Leukemia is a cancer that usually affects white blood cells, though it can start in other types of blood cells. In patients with leukemia, the bone marrow in the center of the bones produces abnormal blood cells that grow out of control and get into the bloodstream.
- There are several types of leukemia.
- Some types of leukemia grow slowly (“chronic leukemias”) and others grow faster (“acute leukemias”).
- Patients may have a chronic leukemia at first that later develops into fast-growing acute leukemia.
11 Types of Leukemia
Types of leukemia include:
- Acute myeloid leukemia (AML)
- Acute lymphocytic leukemia (ALL)
- Chronic lymphocytic leukemia (CLL)
- Chronic myeloid leukemia (CML)
- Chronic myelomonocytic leukemia (CMML) (uncommon)
- Hairy cell leukemia (HCL)
- Juvenile myelomonocytic leukemia (JMML) (uncommon)
- Large granular lymphocytic (LGL) leukemia
- Background Blastic plasmacytoid dendritic cell neoplasm (BPDCN) [formerly called natural killer (NK) cell leukemia/lymphoma]
- B-cell prolymphocytic leukemia (B-PLL) (very rare)
- T-cell prolymphocytic leukemia (T-PLL) (extremely rare)
Acute myeloid leukemia (AML) is the most common type of acute leukemia, though it is rare, accounting for only about 1% of all cancers overall. AML is also the most fatal type of leukemia.
The five-year survival rate for AML, that is, how many people will be alive 5 years after diagnosis, is 29.5%.
Factors that are linked to a poorer prognosis include:
- Certain chromosome (cytogenetic) abnormalities
- Deletion (loss) of part of chromosome 5 or 7
- Translocation or inversion of chromosome 3
- Translocation between chromosomes 6 and 9
- Translocation between chromosomes 9 and 22
- Abnormalities of chromosome 11 (at the spot q23)
- Loss of a chromosome, so the cell has only 1 copy instead of the normal 2 (called monosomy)
- Complex changes (involves 3 or more chromosomes)
- Mutations in the FLT3, TP53, RUNX1, and ASXL1 genes
- CD34 protein and/or the P-glycoprotein (MDR1 gene product) markers on the leukemia cells
- Age: Death rates are higher among adults age 60 and older
- A high white blood cell count (greater than 100,000/mm3) at the time of diagnosis
- Prior blood disorder leading to AML
- AML that develops after a being treated for another cancer
- A systemic (blood) infection at the time of diagnosis
- Leukemia cells in the central nervous system (the area around the brain and spinal cord) can be hard to treat, since most chemotherapy drugs can’t reach that area
What Are Symptoms of Leukemia?
Leukemia may not cause symptoms, especially at first. When symptoms of leukemia occur, they may include:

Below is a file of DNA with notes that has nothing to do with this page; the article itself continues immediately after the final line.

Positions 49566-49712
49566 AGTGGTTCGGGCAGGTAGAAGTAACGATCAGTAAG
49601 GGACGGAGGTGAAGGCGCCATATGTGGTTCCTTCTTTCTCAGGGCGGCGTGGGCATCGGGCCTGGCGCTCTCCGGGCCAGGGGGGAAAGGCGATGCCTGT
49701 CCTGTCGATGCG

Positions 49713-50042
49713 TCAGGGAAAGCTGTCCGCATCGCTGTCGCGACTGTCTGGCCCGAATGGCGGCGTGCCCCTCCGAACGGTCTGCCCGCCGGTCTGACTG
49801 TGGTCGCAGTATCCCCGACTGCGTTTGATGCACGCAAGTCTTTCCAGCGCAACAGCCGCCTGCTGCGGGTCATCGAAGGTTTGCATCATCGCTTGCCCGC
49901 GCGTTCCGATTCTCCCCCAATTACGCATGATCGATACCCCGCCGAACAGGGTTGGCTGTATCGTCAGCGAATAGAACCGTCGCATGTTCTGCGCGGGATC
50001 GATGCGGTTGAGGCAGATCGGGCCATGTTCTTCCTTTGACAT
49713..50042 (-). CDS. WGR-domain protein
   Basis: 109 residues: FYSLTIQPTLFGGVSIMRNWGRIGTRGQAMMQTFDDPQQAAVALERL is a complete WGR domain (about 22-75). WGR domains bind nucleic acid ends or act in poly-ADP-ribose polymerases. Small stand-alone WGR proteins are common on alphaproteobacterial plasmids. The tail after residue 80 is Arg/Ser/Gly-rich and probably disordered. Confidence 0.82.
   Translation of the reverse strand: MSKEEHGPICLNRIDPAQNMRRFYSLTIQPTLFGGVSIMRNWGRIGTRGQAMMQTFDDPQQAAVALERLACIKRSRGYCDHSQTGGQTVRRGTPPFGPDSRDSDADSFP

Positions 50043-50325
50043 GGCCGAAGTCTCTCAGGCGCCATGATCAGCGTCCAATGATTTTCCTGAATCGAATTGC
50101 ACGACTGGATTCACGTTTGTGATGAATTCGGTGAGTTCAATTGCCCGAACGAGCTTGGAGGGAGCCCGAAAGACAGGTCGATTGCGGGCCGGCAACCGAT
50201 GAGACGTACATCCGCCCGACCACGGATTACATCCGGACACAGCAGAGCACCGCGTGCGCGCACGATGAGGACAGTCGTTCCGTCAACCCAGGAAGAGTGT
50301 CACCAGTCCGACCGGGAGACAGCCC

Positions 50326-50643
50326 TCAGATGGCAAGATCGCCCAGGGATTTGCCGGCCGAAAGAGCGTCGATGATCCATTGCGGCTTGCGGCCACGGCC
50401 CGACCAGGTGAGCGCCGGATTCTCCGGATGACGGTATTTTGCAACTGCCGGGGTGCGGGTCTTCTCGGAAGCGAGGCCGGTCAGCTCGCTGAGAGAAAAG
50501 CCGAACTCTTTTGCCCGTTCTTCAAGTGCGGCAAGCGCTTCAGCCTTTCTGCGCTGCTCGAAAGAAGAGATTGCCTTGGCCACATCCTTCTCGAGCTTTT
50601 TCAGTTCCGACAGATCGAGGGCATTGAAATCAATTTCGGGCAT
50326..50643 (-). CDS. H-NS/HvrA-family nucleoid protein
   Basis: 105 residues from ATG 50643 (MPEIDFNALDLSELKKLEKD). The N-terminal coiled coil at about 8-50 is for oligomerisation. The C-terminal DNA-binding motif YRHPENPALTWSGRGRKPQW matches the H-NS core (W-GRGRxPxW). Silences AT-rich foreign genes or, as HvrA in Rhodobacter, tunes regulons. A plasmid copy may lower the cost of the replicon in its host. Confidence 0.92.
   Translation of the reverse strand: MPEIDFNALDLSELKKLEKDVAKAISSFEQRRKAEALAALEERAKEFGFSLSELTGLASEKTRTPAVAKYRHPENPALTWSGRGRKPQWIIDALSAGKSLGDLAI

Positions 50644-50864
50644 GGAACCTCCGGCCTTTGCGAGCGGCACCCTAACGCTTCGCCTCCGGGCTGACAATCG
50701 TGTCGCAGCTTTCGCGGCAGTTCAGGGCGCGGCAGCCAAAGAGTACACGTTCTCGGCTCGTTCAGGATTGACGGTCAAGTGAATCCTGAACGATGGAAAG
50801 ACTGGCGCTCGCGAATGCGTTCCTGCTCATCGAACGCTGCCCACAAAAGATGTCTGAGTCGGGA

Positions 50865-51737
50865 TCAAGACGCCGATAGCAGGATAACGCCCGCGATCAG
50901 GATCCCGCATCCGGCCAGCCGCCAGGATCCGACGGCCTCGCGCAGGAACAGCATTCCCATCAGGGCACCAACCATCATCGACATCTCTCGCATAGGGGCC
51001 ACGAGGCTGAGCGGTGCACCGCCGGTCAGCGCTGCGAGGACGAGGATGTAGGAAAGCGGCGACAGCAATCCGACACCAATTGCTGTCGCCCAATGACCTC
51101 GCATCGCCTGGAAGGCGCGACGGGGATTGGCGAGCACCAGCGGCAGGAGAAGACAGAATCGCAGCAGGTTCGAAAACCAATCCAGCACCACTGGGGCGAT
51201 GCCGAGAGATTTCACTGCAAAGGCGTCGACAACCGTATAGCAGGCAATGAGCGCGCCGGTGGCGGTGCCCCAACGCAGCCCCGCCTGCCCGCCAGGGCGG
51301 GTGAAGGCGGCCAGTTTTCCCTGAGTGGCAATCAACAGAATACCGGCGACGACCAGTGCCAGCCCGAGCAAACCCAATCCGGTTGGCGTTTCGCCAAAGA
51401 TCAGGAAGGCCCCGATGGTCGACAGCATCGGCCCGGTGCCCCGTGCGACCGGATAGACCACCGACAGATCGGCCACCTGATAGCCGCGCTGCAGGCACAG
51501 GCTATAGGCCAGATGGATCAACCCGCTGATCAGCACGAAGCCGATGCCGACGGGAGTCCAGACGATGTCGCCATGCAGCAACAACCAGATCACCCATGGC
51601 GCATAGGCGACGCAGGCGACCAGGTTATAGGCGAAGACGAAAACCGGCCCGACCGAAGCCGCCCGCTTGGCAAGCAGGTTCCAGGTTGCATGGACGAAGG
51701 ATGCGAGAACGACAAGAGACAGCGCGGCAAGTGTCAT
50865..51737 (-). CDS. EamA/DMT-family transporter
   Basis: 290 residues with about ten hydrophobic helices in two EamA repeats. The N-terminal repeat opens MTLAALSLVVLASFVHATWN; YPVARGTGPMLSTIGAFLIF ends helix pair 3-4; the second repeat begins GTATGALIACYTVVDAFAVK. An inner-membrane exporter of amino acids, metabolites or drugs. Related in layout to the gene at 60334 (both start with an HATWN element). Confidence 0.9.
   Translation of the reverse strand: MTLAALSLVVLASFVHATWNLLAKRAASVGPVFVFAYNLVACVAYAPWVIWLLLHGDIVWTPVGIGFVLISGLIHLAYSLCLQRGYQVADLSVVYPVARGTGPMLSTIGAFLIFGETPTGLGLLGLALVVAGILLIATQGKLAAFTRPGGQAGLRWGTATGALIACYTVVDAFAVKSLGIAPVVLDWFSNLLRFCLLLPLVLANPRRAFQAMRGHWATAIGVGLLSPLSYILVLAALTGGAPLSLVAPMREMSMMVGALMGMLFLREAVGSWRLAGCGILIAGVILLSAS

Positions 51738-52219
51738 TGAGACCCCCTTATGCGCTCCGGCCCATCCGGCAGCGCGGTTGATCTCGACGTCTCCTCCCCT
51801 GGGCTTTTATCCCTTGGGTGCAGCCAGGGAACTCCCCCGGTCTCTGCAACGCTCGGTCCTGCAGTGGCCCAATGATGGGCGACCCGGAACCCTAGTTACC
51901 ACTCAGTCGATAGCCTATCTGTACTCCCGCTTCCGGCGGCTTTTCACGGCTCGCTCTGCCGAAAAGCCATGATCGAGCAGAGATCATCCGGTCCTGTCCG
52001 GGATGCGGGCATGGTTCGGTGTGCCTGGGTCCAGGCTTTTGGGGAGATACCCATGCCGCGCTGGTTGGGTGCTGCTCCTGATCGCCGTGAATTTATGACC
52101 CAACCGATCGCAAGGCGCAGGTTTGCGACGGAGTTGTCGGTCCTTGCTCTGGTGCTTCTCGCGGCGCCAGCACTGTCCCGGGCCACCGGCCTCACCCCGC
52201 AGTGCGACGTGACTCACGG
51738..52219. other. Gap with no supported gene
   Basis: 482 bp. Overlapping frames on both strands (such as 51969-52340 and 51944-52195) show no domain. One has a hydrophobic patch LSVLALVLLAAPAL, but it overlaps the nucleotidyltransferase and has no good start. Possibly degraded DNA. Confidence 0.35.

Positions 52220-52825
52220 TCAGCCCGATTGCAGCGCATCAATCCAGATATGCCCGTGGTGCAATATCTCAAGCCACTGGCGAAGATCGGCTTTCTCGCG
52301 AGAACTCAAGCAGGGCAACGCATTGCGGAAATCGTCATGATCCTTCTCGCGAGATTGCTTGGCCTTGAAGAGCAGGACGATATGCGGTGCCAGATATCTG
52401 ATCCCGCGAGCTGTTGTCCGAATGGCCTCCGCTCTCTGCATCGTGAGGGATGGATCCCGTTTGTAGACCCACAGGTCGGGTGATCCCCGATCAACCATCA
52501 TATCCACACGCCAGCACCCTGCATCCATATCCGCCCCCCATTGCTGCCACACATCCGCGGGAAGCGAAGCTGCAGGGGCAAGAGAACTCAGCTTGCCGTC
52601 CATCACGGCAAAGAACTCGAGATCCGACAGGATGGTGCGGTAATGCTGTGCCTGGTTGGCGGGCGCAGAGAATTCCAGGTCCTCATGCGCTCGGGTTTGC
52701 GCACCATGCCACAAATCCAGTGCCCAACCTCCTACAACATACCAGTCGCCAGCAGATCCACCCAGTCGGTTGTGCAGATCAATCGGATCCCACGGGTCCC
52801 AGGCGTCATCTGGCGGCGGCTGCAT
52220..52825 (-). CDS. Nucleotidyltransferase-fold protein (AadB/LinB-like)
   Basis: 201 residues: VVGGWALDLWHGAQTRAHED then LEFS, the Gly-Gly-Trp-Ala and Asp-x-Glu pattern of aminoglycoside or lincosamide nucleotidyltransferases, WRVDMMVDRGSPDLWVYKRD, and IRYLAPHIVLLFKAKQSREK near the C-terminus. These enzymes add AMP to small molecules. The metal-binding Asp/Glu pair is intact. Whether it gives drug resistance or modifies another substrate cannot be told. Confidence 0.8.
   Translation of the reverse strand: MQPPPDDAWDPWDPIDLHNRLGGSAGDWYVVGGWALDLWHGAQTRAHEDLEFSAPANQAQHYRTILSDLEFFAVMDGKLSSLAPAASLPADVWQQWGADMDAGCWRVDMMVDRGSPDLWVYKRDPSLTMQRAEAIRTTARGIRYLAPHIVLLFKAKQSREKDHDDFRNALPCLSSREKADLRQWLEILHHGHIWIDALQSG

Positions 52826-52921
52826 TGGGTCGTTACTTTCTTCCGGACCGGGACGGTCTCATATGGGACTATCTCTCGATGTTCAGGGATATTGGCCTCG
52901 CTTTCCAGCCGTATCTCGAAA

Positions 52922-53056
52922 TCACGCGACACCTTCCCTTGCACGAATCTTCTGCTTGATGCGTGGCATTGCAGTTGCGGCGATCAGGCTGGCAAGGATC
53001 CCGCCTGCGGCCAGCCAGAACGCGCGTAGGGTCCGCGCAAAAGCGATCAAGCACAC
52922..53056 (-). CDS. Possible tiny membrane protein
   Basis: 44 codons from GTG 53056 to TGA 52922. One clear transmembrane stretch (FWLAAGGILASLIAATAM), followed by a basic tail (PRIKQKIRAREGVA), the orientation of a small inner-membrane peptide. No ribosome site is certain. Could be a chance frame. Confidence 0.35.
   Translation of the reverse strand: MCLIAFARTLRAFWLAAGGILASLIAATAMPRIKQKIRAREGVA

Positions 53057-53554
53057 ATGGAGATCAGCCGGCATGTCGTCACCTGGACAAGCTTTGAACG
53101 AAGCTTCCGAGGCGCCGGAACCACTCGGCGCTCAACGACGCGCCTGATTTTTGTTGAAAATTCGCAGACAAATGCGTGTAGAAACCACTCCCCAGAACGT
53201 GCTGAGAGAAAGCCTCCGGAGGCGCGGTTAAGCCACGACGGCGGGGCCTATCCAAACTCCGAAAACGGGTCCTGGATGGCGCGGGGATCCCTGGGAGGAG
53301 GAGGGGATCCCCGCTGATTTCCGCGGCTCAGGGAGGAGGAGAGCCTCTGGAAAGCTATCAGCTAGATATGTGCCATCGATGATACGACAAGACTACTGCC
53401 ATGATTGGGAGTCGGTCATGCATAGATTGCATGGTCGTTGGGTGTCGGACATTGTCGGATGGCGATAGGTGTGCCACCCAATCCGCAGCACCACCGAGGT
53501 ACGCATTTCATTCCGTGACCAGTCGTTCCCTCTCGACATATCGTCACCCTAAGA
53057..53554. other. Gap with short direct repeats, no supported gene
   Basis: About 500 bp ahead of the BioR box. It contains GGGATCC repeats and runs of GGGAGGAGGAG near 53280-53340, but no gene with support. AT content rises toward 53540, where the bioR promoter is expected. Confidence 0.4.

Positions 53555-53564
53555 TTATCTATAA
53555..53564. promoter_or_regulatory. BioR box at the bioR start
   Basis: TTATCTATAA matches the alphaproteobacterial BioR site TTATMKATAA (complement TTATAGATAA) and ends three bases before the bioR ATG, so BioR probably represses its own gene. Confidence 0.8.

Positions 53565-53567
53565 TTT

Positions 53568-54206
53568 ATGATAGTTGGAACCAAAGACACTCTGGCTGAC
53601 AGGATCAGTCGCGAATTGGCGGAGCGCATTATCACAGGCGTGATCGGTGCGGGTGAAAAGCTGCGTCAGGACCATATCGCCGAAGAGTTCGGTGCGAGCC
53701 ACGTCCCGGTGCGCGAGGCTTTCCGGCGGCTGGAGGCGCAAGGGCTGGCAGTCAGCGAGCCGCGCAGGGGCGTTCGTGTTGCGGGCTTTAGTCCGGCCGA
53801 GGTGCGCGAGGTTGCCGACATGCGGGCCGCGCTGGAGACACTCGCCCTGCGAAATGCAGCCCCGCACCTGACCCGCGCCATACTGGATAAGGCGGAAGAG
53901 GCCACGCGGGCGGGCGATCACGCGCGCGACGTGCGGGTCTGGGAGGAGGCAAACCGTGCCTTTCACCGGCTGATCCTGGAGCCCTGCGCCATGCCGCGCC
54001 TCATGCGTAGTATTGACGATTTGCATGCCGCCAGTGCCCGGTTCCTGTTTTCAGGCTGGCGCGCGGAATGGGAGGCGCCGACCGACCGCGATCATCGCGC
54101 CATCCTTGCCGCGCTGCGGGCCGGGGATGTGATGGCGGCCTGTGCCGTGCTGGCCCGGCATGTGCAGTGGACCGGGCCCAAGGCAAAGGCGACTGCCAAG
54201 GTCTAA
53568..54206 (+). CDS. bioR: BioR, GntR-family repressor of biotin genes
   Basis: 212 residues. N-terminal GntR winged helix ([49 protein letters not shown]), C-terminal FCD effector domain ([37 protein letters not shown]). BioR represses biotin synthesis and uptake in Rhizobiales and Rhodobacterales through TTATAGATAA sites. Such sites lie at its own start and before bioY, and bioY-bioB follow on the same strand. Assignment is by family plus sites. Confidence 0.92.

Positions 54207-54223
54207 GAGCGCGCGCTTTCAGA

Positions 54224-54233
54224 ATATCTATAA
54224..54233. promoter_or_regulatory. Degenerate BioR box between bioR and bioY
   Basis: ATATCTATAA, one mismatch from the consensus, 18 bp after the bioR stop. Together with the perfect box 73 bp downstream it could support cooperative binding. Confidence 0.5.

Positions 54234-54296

- Bleeding more easily than normal
- Getting sick from infections more easily than normal
- Dizziness or lightheadedness
- Shortness of breath
- Pale skin
- Bruises (or small red or purple spots) on the skin
- Bleeding, such as frequent or severe nosebleeds, bleeding gums, or heavy menstrual bleeding in women
- Clotting problems
- Swelling in the abdomen
- Enlarged lymph nodes
- Bone or joint pain
- Feeling cold
Patients with leukemia may also have generalized symptoms such as:
- Weight loss
- Night sweats
- Loss of appetite
What Causes Leukemia?
Acute myeloid leukemia (AML) and other types of leukemia are caused by genetic mutations.
Risk factors for developing acute myeloid leukemia (AML) include:
- Getting older
- Being male
- Exposure to certain chemicals, such as long-term exposure to benzene
- Certain chemotherapy drugs including alkylating agents and topoisomerase II inhibitors
- Exposure to radiation
- Having certain blood disorders including chronic myeloproliferative disorders such as polycythemia vera, essential thrombocythemia, and idiopathic myelofibrosis
- Certain genetic syndromes
- A family history
- Possible other risk factors
- Exposure to electromagnetic fields (such as living near power lines)
- Workplace exposure to diesel, gasoline, and certain other chemicals and solvents
- Exposure to herbicides or pesticides
How Is Leukemia Diagnosed?
Leukemia is diagnosed with tests such as:
- Blood tests
- Bone marrow aspiration and biopsy
- Chromosome tests
- Lumbar puncture (spinal tap)
- Lymph node biopsy
- Imaging tests
What Is the Treatment for Leukemia?
There is technically no cure for leukemia, but treatment can help the cancer go into remission (also called “no evidence of disease”). It is not always possible to tell if any cancer cells remain in the body, which is why doctors often refer to “no evidence of disease” as remission rather than a cure. Whether or not remission occurs depends on the type of leukemia and the stage of the cancer.
Treatment for leukemia, including acute myeloid leukemia (AML), can include one or more of the following:
- Targeted therapy
- Bone marrow transplant (also called "stem cell transplant")
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